The net present value of the project is defined as the difference between the present value of inflows and the present value of outflows. If the present value of inflows is greater than or equal to the present value of outflows, the project is considered acceptable, otherwise it must be dismissed in the event of the opposite, i.e. when the net present value of the project is negative, i.e.,:

Net project value = present value of inflows, present value of outflows

B. Internal rate of return:

It is sometimes called the real rate of return or the expected rate of return, and is the rate at which investment costs and the present value are matched by the expected surplus.

This rate is determined by calculating the present value of inflows based on a hypothetical rate of return and comparing output with total invested funds (investment assets), if it turns out that the output increases, the current value is recalculated at a higher rate and accounts are repeated at other rates until the rate at which the current values are equal to the total amounts representing the cost of the investment or the investment asset.

The Internal Rate Index simply distinguishes the results achieved in order to channel funds to a particular investment project, and compare these results with the cost of obtaining funds.

If the expected rate of return is lower than the cost of funds, the project is advised to reject it because it will result in the investor incurring losses equivalent to the difference between the rate of return and the cost of financing and vice versa. It also benefits in the downward and upward arrangement of investment proposals based on the difference between their respective expected internal rate of return and the cost of financing, and thus the choice of the best project.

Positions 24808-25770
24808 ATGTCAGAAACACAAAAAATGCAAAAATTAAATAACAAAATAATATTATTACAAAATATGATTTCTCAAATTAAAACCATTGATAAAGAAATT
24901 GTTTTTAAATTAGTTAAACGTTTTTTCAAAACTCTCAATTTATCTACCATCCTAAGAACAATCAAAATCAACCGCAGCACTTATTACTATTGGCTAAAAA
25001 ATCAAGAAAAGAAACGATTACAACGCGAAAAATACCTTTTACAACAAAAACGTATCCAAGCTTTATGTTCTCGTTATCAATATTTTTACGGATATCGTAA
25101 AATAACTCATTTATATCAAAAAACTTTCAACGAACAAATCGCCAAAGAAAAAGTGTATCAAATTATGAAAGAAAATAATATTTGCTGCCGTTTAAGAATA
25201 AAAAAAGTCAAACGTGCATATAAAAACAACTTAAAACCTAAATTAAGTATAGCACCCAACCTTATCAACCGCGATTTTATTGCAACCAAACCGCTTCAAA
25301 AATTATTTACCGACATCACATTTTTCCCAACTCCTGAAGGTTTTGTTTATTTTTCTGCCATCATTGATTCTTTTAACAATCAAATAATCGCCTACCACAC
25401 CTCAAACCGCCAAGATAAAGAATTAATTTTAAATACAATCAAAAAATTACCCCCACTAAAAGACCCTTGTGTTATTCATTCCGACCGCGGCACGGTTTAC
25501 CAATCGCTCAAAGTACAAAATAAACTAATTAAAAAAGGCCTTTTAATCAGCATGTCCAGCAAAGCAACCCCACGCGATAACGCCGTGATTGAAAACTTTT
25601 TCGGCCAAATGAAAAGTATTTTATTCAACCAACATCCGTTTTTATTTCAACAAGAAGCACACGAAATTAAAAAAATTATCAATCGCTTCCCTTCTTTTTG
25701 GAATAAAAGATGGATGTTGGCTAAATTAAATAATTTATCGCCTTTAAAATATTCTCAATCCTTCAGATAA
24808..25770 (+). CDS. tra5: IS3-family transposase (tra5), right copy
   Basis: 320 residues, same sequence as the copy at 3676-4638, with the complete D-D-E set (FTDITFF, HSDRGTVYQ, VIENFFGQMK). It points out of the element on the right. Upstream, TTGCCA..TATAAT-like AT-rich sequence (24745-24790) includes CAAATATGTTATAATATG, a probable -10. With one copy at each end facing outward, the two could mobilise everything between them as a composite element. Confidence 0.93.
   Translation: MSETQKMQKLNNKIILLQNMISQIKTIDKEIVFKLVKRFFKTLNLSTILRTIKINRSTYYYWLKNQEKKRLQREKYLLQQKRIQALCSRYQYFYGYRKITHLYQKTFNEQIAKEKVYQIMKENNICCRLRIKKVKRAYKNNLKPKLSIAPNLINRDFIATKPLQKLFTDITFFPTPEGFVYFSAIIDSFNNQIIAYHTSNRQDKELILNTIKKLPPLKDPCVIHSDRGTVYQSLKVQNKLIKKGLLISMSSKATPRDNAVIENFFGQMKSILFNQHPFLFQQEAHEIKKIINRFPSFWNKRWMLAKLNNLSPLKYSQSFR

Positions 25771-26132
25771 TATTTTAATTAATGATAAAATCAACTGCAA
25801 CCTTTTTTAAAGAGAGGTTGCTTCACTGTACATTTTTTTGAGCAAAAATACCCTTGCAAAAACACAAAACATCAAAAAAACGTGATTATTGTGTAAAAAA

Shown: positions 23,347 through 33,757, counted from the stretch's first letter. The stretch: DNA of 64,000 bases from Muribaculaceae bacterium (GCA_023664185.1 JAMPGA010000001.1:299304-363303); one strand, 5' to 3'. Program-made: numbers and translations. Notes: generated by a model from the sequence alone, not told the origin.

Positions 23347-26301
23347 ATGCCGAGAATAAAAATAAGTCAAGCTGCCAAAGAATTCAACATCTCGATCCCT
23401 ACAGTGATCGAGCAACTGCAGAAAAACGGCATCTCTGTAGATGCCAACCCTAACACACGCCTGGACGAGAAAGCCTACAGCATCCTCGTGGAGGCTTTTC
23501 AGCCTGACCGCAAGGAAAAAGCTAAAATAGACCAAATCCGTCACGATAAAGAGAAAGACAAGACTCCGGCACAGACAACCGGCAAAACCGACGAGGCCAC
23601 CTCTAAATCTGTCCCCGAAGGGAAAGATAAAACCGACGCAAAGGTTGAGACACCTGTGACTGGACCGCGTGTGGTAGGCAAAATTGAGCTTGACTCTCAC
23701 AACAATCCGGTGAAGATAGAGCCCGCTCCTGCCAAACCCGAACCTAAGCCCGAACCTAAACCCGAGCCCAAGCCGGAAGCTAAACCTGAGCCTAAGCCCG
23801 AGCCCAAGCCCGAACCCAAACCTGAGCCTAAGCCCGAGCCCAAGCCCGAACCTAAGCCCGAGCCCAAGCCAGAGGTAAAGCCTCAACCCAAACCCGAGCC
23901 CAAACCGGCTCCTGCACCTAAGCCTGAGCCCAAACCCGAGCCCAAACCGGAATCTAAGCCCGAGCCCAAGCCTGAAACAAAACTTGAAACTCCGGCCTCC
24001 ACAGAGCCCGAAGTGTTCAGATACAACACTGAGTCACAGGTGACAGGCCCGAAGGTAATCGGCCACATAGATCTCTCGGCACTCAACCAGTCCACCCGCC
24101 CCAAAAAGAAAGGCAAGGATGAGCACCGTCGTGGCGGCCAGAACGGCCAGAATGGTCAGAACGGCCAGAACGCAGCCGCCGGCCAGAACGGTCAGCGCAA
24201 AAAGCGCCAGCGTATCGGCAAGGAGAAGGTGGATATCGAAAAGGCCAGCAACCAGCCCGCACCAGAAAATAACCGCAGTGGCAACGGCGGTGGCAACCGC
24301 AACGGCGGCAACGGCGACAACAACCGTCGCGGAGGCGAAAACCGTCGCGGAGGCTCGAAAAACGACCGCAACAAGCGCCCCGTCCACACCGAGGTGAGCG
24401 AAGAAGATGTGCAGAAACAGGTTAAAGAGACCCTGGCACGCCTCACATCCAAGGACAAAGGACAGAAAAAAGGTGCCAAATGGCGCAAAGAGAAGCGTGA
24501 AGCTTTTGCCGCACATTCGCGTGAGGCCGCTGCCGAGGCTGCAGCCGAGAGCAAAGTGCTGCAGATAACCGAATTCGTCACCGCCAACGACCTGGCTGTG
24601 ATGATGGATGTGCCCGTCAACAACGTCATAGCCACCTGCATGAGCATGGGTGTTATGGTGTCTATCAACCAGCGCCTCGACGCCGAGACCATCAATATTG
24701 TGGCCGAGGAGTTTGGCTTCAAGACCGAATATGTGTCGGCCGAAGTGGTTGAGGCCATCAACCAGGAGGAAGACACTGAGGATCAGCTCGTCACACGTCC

Analysis of the results of the financial feasibility study:

It became clear from the foregoing that the financial feasibility study is primarily based on the outputs of both the marketing feasibility study and the technical feasibility study.

It was also found that the financial feasibility study was primarily aimed at evaluating the investment project proposed from the private wind vision, i.e. its commercial assessment by the investor or the group of investors intending to undertake this project by relying on a set of criteria or indicators: some ignored the time factor and others were careful to take into account this fundamental factor, which has a decisive impact on determining the feasibility of the investment or not, and in the differentiation between investment proposals.

In order to achieve the objective of the financial feasibility study, a range of financial alternatives are required, the most important of which are:
First: The accounting investment cost table (book) distributed over the years of construction.
Second: the table of the proposed funding structure for the project.
Third: The table of sources used to recover the capital costs of the project or the cash flows involved in the project.
Quarterly: The project's estimated business results schedule over the years of operation.
Fifth: The scale or project of the financial center of the project.